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Tue July 17 2018

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Rakes Progress

26 Jun Although still very popular in northern Europe, the use of driven precast concrete piles has fallen out of favour with UK contractors. But, as David Taylor reports, at least one piling specialist is determined to prove that this method still has plenty to offer

Aarsleff used one of its Junttan PMx22 rigs to install 267 precaste concrete piles in Iceland
Aarsleff used one of its Junttan PMx22 rigs to install 267 precaste concrete piles in Iceland

There are several reasons why a designer should want to choose driven precast concrete piles. They are factory-made and therefore of reliable quality. They are ‘greener’ than in-situ alternatives, with reduced energy and carbon consumption and generating less waste. They remove the need for additional traffic movements in and out of the site and they generate no spoil or arisings during installation. On urban brownfield sites, this means there is also no hazardous waste to dispose of.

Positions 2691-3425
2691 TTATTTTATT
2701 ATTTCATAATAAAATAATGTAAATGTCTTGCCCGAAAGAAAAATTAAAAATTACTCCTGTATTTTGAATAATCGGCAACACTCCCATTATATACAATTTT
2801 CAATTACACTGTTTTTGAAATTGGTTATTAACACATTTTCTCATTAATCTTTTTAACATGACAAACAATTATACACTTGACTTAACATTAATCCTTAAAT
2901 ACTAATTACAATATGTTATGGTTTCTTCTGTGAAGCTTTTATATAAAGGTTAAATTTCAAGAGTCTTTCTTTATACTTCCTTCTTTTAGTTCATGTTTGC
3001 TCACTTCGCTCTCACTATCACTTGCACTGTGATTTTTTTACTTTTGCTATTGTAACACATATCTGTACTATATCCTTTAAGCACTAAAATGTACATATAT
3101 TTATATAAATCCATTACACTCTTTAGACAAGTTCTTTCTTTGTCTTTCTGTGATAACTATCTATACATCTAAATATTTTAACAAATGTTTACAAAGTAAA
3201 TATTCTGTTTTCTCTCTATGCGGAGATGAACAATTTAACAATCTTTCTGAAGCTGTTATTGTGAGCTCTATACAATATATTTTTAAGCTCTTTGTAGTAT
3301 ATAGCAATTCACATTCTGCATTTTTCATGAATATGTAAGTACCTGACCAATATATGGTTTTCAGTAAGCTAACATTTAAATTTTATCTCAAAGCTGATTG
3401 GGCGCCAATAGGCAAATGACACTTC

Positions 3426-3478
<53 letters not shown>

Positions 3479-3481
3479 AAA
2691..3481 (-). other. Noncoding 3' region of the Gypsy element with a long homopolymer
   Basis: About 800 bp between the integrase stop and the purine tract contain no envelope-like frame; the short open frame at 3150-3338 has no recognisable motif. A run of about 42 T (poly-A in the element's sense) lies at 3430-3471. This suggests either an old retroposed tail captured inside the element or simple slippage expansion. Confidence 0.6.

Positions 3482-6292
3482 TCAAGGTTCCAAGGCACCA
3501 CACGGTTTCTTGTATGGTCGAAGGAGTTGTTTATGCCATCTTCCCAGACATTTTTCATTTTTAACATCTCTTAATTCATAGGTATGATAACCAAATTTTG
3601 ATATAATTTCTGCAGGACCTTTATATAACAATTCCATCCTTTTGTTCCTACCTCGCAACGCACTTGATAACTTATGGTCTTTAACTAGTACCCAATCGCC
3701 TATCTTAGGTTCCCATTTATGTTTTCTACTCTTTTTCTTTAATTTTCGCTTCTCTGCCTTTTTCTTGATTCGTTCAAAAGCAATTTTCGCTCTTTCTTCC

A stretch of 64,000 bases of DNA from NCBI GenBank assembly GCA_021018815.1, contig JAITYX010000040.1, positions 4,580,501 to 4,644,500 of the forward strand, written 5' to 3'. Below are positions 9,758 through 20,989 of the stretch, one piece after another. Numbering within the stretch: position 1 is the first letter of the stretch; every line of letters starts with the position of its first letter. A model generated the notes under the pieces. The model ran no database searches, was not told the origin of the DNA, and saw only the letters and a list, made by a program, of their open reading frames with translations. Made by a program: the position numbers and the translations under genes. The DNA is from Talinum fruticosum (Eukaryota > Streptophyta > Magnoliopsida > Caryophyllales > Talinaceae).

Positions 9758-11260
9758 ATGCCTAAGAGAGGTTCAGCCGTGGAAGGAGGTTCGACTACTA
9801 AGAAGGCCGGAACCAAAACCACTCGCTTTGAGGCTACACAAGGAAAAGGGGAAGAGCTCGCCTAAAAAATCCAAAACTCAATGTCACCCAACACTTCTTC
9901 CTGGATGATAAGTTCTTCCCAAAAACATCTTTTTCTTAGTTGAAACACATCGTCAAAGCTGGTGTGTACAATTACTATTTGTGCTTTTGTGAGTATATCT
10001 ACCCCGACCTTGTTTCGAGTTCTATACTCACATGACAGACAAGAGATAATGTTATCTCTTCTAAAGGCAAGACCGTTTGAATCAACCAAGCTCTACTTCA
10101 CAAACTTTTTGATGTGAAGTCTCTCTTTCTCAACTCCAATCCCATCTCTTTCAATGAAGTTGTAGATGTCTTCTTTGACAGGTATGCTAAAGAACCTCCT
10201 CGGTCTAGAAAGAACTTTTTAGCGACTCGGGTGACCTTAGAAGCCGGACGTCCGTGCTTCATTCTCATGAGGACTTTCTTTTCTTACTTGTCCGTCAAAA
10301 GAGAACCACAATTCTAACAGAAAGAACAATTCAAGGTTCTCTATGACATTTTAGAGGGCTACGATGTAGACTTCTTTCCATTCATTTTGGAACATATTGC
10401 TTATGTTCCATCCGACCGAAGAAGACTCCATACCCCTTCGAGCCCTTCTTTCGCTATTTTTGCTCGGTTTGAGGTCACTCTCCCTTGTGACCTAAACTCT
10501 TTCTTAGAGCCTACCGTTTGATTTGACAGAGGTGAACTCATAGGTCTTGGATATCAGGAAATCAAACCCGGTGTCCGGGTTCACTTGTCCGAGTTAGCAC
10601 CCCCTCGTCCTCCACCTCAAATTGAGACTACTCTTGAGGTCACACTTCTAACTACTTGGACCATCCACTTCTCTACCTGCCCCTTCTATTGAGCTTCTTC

In soft ground where lateral forces are likely – for example, on a slope – driven precast concrete piles can be installed both vertically and raked at an angle to counteract any lateral movement. For this reason, driven precast piles were at one time used regularly in the UK for bridge abutments. But in recent years they have fallen out of fashion – largely due to uncertainty over interactions of the piles with displaced and consolidated soils – and are rarely considered in design today.

These days, British designers tend to default to large-diameter vertical bored piles, though in mainland Europe and other markets, driven precast concrete piles are often the norm, a combination of vertical and raking piles efficiently catering for the vertical and horizontal actions associated with bridge abutments, piers and many other structures.

Aarsleff Ground Engineering, the British arm of Danish civil engineering contractor Per Aarsleff, is one of the UK’s leading exponents of driven precast concrete piling and has used the raking-pile technique extensively, most notably in 2015 when over four hundred 350mm square-section concrete piles were installed for the Mersey Gateway project.